I was on thin ice at that time, trying to convince everyone that anglers were responsible enough to be allowed to fish there. Then you had people turning up & fishing in the close season, knocking down reeds and trees, and destroying rare duck’s nests.. they ruined it. No wonder I tried to stop them, but only by asking them to leave it alone in the close season. How that was “making it difficult for them” I don’t know. But whatever, would you not have done the same if you saw what you thought was only a fleeting chance of getting legal fishing there being jeopardised by the behaviour of some anglers; the minority it’s true, but then, it only takes a few. I think I had a right to be a little cross at their attitudes.

Since I last visited CM (and this was all long before the final fatal fish kill)  I have been accused of damaging cars: been reported to the owners for fishing the lake for 3 weeks continuously a year after I last went there. Accused of stealing angler’s tackle from the lake long after I was last there. Accused of stealing someone’s boat. Apparently this was a proper hard rowing boat. How I would have managed that I don’t know. Accused of spreading untrue rumours that the fish were dying, supposedly to stop people fishing there. This was when some fish WERE dying (again some years before the final kill),  but I was only told that by someone else, and only ever mentioned it to one friend in passing, a friend who never fished there and had no interest in doing so.

Anyone who knows me will tell you I would never do these things. It is interesting to note that none of these accusations have ever been put in writing. I wonder why?  Basically I had two stances on CM.  First, I had time for anyone who tackled the water in season, especially if they also had a full time job & a young family,  and had to fit their fishing around them. I know what that’s like. Second, I believe fishing in the close season where, for a very good reason it is forbidden is disrespectful to a very special water, & its wildlife.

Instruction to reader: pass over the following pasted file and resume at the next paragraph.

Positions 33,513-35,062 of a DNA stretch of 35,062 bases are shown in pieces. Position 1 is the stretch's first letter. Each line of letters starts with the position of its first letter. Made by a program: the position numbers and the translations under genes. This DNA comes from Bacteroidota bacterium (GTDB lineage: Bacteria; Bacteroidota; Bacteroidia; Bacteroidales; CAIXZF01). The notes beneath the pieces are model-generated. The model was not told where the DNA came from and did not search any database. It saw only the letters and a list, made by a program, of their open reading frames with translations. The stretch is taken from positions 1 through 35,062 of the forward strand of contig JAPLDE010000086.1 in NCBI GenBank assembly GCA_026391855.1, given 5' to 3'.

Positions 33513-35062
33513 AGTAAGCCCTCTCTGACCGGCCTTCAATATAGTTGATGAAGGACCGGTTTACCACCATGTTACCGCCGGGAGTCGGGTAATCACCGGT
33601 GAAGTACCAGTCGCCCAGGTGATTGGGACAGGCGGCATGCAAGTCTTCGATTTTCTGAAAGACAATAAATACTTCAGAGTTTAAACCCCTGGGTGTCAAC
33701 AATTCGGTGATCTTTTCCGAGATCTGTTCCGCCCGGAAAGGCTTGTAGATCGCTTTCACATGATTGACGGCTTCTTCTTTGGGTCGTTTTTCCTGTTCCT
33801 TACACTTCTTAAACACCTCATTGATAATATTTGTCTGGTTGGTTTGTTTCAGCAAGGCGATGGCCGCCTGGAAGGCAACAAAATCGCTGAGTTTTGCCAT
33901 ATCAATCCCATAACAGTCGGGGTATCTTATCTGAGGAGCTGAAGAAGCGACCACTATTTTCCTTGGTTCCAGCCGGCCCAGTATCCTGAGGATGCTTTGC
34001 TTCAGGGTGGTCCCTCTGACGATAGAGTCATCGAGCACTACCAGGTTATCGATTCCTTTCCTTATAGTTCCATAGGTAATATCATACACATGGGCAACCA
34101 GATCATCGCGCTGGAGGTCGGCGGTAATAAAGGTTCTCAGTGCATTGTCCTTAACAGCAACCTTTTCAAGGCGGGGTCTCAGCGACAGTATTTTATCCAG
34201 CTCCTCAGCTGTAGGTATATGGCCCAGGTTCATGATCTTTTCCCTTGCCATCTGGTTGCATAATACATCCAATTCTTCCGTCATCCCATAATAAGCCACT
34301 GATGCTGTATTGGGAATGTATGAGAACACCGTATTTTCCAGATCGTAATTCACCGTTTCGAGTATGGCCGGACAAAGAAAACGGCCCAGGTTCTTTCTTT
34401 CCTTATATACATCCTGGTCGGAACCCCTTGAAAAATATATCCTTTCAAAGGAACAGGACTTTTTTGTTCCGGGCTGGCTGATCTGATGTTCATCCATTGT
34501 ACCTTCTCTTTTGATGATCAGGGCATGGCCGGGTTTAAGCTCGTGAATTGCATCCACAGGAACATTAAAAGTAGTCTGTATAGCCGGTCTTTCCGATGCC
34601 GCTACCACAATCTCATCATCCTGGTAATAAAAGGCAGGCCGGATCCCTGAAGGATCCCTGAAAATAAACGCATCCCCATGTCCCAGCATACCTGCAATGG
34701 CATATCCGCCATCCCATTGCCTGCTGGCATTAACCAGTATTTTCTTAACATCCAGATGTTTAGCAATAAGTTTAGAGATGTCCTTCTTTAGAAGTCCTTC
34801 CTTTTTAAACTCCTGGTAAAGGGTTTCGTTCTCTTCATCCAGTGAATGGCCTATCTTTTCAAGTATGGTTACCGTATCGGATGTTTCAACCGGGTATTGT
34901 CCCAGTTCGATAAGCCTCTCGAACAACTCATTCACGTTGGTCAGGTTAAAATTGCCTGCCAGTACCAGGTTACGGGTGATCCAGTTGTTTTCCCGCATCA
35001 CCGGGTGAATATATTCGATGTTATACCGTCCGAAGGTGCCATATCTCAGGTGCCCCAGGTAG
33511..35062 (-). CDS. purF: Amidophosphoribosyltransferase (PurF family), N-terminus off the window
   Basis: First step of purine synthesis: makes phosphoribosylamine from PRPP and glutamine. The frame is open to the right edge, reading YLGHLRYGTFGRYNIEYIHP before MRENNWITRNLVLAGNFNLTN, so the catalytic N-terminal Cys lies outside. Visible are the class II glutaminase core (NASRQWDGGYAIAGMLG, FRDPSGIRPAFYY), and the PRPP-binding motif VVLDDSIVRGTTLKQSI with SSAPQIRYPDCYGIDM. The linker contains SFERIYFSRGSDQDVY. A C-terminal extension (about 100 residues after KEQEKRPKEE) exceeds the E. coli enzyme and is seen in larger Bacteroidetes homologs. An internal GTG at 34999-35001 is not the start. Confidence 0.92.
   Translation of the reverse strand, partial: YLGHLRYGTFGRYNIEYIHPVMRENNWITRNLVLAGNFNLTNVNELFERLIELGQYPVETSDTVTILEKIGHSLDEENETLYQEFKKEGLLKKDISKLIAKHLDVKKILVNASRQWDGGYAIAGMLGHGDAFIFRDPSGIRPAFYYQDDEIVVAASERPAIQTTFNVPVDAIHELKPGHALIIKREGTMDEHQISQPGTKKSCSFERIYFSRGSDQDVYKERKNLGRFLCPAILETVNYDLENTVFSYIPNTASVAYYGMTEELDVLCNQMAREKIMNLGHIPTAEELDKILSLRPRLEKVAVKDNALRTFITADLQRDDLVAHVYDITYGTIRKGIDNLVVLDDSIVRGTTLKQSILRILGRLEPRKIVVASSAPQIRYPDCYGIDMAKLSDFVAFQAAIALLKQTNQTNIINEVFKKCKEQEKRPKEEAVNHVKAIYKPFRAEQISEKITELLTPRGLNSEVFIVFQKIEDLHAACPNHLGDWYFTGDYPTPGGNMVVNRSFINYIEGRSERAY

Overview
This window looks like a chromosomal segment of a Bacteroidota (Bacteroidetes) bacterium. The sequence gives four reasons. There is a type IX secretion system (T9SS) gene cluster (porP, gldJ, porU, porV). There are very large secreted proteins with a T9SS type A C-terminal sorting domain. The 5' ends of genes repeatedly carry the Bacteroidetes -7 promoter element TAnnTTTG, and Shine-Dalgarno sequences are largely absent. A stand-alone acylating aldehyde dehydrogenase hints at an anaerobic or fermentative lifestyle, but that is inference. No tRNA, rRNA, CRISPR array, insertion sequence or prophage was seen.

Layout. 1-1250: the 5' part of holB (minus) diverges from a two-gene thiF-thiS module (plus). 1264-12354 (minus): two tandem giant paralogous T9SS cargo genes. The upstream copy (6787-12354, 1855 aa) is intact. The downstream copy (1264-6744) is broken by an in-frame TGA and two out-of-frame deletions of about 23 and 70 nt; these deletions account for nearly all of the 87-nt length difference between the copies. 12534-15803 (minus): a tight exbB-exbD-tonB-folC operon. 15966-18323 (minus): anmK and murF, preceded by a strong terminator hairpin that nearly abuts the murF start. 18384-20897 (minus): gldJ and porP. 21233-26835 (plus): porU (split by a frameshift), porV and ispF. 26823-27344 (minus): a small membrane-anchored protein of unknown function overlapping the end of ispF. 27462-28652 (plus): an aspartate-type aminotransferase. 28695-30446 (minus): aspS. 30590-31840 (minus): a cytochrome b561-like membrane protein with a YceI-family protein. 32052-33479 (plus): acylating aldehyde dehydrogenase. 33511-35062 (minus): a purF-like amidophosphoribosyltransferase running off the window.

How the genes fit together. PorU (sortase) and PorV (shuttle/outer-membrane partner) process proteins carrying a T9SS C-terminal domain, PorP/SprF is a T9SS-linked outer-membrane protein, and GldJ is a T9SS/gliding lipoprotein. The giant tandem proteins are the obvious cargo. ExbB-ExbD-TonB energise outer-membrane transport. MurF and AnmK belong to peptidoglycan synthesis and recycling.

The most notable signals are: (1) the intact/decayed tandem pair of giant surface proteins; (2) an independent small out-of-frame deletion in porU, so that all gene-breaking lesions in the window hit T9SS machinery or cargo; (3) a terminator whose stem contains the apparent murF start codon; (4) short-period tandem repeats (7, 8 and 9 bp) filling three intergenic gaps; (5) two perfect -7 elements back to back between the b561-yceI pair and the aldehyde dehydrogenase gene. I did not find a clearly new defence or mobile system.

And, to once again repeat myself (as I have in everything I’ve said here –  because it doesn’t seem to have gone in with some people..) the only reason I tried to stop people fishing there was because I was led to believe (by persons who turned out to be prevaricating & dishonest) that I had a real chance of getting a lease on the water if I could prove that firstly anglers behaved responsibly, and secondly if I demonstrated that things over there could be controlled. This is what I was trying to do. Both proved to be impossible. It’s a bit like training a gun-dog – it takes many many months to train one, but only a few seconds to ruin it..

Mike then goes on to talk about the origins of the fish, especially the big mirrors. I had said in my articles, and in the book that  2 of the big mirrors (not the black mirror)  had come from Bedfont.  I knew this as fact because the person who moved them was a very good friend of mine and we fished together often.  Mike then says that the historians of the mere thought the black mirror also came from Bedfont.  I knew it didn’t, had already said so in print, and once had to correct Chris Ball who was also of the opinion it was a Bedfont fish. So I’m actually wondering who these Colne Mere historians are – they’ve never spoken to me…  After talking to several relevant anglers my best guess at its origin at the time was that it came from a lake in the Colnbrook area that no longer exists, though I concede, as Mike suggests  after speaking to Kevin,  it may have come from Wraysbury via Kenny Hodder. I’m suspecting Peter Springate also had a finger in that pie though I’ve never been able to draw him on the subject. The other fish apparently came from all sorts of places, even the river.

Kevin told me years ago the story of the big common and the flipper. At that time he was fishing the mere with his friend George (1980s) and after seeing that fish, and measuring it, he went straight round to George’s house, still dripping in his wetsuit,  and when a surprised George answered the door, Kevin could hardly speak to tell him about the great fish, trembling with excitement as he was. Careful Kevin mate.. you’re being dragged out of the shadows..

I don’t intend to enter into any correspondence over this – all I have written here is the truth, it’s what actually happened between 1991 and early 1996 and if you think otherwise then you are misinformed.   I have no knowledge of what happened after that as I wasn’t there, nor did I have anything to do with the lake. I’ve no idea who was fishing there, when or what was caught. I don’t really know why I still care, but Colne Mere was a special time in my fishing life, a period that really marked the end of my serious carp fishing,  a period when I was really prepared to put in the effort and make sacrifices to try to catch some very special fish. If Colne Mere got into your heart and soul, as it did mine, and you weren’t  there just as a trophy hunter, then you might have had problems about where to go next. But I found somewhere, not quite the same, and nowadays I’m one of those old blokes who fishes near the car-park, but  I hope the foregoing has helped to put the record straight for anyone who does care.

Alan Tomkins